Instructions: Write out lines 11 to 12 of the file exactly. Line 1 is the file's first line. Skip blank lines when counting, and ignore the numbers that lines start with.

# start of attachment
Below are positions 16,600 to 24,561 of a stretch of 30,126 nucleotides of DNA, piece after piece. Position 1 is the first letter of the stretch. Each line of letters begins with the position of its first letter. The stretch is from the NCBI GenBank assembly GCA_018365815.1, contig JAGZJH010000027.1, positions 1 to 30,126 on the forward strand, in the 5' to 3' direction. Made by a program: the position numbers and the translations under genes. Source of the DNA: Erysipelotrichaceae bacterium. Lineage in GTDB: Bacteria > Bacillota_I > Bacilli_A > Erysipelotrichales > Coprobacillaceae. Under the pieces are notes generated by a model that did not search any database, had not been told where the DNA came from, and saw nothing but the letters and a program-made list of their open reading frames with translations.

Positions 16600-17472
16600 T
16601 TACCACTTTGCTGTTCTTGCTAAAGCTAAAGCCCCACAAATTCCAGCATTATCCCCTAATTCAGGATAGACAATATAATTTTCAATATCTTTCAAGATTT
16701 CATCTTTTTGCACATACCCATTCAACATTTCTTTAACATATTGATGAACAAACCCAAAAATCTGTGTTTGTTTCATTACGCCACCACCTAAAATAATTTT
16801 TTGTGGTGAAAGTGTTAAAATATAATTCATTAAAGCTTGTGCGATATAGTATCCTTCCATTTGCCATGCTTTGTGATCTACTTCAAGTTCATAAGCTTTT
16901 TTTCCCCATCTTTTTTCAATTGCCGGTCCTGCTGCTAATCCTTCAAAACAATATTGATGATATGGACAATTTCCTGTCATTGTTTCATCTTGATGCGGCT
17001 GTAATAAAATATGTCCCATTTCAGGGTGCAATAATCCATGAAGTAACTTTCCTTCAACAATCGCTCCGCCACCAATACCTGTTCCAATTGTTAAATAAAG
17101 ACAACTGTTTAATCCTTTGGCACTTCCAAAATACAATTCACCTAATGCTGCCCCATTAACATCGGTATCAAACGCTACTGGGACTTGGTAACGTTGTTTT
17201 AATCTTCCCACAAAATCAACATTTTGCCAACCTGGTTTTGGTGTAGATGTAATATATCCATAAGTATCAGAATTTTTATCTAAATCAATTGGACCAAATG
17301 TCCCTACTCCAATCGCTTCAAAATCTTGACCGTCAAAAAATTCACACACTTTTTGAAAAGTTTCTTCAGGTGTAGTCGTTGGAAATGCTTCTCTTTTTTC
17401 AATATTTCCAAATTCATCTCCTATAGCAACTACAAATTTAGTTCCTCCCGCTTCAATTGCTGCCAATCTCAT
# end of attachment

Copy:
17301 TCCCTACTCCAATCGCTTCAAAATCTTGACCGTCAAAAAATTCACACACTTTTTGAAAAGTTTCTTCAGGTGTAGTCGTTGGAAATGCTTCTCTTTTTTC
17401 AATATTTCCAAATTCATCTCCTATAGCAACTACAAATTTAGTTCCTCCCGCTTCAATTGCTGCCAATCTCAT